Wilmington, Ohio, sometimes tries to claim the banana split title, Mr. Trunzo said. But, he said, the treat created in that town was more of a banana sundae, with a banana sliced up, rather than split longwise into two pieces. And the earliest record of the Ohio dessert was in 1907, three years later than in Latrobe.
Mr. Greubel said he met Strickler in the 1950s. "He played trombone in the Pitt Marching Band, so he often talked about the trombone.
"He had a good eye for desserts," he added.
The city submitted its application to the state three weeks ago, and Mr. Trunzo said they hoped to hear early next year.
"A team of 12 people review it, and we sent 12 copies of a 23-page packet," he said.
Mr. Greubel's family knows a lot about the ice cream business. His great-grandfather began the first commercial ice cream manufacturing enterprise in 1884 at his bakery in Derry Borough. And in 1938, his father opened the first Valley Dairy along Main Street in Latrobe, which was largely a sit-down dairy store that offered ice cream, candy and newspapers. Today, 12 Valley Dairy restaurants are in Western Pennsylvania. Mr. Greubel is now chairman of the board and spokesman for the company.
He often can be seen at local parades during the year, dressed in his red-and-white striped vest and straw skimmer, an outfit that is reminiscent of what members of a turn-of-the-last-century barbershop quartet might wear.
"I like to put a smile on people's faces," he said.
He believes the Valley Dairy in downtown Latrobe may be the only place left in the borough that serves a banana split.
At the restaurant chain's Unity store in Lowe's Plaza, 25-foot murals depict Strickler, Arnold Palmer and Fred Rogers, he said.
Mr. Greubel remembers the days when people flocked to Latrobe.
He said another drugstore was directly across Main Street from their family's restaurant and three movie houses were in the town when he was growing up in the 1940s.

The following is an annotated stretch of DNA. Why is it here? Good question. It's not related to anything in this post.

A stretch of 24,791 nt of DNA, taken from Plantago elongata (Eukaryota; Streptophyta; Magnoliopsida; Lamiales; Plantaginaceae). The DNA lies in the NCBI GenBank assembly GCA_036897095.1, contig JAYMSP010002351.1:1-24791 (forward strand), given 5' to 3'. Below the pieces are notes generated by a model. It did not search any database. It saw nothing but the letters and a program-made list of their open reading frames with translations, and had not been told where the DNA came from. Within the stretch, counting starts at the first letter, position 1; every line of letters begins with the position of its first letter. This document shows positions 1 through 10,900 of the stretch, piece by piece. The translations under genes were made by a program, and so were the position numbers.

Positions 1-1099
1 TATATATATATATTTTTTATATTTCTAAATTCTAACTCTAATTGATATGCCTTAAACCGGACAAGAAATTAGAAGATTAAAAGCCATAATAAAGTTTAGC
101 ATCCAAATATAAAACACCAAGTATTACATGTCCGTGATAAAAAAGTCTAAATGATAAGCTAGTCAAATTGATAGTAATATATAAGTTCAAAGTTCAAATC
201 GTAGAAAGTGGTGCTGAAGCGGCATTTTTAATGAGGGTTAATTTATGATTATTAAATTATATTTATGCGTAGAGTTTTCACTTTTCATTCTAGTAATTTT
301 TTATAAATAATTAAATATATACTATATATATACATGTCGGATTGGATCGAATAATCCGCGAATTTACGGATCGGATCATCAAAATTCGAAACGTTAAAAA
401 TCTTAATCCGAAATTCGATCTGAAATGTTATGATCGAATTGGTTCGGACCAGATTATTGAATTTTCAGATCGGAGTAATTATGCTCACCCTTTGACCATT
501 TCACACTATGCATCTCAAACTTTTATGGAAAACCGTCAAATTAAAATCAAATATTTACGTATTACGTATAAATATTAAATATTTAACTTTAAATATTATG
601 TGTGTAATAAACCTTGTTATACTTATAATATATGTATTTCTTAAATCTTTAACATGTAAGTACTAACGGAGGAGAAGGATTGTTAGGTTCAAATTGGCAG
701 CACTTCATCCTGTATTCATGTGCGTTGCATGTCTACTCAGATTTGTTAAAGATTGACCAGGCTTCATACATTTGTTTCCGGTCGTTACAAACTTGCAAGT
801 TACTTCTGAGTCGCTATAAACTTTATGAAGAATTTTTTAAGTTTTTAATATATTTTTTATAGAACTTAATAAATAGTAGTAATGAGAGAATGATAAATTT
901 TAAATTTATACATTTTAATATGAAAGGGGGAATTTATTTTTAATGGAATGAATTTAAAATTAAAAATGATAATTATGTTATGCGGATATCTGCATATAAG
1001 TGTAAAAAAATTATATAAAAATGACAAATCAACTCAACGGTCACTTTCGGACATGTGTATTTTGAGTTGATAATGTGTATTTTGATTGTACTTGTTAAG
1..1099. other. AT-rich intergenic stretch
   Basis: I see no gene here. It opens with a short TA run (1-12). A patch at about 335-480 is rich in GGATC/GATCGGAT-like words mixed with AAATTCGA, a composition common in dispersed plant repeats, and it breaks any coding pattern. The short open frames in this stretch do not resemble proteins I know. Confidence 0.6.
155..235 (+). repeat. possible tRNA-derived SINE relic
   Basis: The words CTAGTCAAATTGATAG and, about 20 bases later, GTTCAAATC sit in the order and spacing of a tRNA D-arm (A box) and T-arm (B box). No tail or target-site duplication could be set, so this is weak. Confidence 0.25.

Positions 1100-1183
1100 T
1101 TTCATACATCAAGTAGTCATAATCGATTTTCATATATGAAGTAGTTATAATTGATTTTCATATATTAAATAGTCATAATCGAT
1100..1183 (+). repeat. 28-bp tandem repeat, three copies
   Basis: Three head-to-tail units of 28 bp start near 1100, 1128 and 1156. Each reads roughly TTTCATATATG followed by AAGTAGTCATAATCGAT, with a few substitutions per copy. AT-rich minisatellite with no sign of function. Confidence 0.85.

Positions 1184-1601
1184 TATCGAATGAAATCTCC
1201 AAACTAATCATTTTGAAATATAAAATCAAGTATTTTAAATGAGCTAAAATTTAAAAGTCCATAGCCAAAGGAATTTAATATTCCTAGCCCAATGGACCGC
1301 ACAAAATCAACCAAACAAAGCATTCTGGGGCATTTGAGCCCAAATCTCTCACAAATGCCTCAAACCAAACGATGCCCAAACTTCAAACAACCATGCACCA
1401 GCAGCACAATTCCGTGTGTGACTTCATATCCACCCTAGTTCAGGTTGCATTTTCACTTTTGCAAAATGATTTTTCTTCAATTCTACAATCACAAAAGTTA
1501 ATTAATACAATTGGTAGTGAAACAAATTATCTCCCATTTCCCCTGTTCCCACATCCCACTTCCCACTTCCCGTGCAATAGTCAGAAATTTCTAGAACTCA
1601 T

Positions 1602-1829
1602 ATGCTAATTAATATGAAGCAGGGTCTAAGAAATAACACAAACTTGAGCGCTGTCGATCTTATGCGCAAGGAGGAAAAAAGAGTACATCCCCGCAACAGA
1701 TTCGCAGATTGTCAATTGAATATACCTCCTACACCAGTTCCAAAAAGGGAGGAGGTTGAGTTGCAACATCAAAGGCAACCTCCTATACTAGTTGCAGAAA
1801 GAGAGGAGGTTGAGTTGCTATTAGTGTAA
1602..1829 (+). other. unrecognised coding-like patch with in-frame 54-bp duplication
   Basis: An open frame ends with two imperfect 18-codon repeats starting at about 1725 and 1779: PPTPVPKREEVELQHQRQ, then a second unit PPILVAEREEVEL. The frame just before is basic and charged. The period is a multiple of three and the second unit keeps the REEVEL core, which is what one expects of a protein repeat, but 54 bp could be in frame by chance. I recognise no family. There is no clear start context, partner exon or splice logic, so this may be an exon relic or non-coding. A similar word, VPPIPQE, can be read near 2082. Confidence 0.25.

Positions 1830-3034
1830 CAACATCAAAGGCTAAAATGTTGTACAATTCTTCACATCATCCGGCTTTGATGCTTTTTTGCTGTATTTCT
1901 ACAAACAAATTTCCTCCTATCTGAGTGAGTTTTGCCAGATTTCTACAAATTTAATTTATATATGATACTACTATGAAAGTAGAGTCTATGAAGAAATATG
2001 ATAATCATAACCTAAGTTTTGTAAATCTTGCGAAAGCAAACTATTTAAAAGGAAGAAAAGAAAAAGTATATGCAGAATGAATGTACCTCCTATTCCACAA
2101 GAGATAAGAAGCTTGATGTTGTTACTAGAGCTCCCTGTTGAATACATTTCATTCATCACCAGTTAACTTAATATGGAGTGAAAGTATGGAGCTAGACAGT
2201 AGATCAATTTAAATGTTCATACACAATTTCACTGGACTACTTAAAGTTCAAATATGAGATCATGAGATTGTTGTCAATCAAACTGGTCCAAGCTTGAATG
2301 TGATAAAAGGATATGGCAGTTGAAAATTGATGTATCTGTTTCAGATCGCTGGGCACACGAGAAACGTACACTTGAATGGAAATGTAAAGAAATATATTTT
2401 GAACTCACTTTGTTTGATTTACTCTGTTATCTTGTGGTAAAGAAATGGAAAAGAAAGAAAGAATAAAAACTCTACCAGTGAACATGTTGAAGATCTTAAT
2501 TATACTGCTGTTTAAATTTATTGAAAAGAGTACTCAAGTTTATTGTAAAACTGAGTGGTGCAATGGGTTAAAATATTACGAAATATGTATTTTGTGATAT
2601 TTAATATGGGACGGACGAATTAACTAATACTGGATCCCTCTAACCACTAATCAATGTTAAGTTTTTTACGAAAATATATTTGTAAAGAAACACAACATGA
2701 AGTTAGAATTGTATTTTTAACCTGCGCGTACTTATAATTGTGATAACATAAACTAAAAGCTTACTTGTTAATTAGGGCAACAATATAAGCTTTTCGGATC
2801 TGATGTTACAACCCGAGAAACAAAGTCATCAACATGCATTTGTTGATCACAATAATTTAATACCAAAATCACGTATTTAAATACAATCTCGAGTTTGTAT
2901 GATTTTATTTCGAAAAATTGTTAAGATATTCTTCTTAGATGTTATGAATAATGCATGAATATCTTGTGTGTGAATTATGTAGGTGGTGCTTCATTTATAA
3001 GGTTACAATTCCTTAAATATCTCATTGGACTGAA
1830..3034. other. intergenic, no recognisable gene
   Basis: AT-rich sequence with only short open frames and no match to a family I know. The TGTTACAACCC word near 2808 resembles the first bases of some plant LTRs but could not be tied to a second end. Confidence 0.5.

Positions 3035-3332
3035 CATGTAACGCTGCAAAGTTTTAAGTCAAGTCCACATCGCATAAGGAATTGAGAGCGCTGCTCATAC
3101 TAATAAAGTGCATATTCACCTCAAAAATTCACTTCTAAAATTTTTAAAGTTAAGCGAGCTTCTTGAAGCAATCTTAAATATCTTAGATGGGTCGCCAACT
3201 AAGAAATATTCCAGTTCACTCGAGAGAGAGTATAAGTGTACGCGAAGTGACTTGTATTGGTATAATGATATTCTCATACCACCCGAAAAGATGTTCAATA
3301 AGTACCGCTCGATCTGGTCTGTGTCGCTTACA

"My dad said everyone came to Latrobe on a Saturday night, and he could sell 2,000 ice cream cones on a good night," he said.
If Latrobe is awarded the historical marker from the state, the city will add it to the site of Strickler's Pharmacy at 805 Ligonier St. Mr. Trunzo said the Latrobe Foundation bought the old property and had the building torn down. They've added benches, trees and flowers, he said.
Latrobe officials hope to make the banana split part of their community celebrations in the future.
"This year, for the first time, we had a Steelers Festival," Mr. Trunzo said. "The Steelers play a scrimmage game at Latrobe High School stadium each year [as part of training camp at Saint Vincent College]. So we had the festival that day, with rock climbing and vendors and face painting, and 13,000 people came.
"We had an ice cream booth and a Banana Split Eating Contest. We want to keep that going annually and have a booth at our Fourth of July celebration and our Autumn Festival,'' he said.
"Ice Cream Joe" also would love to see ice cream enthusiasts flocking to Latrobe.
'I think they should have a giant statue of a banana split that people can come and have their picture taken with," he said.
Debra Duncan, freelance writer: email@example.com.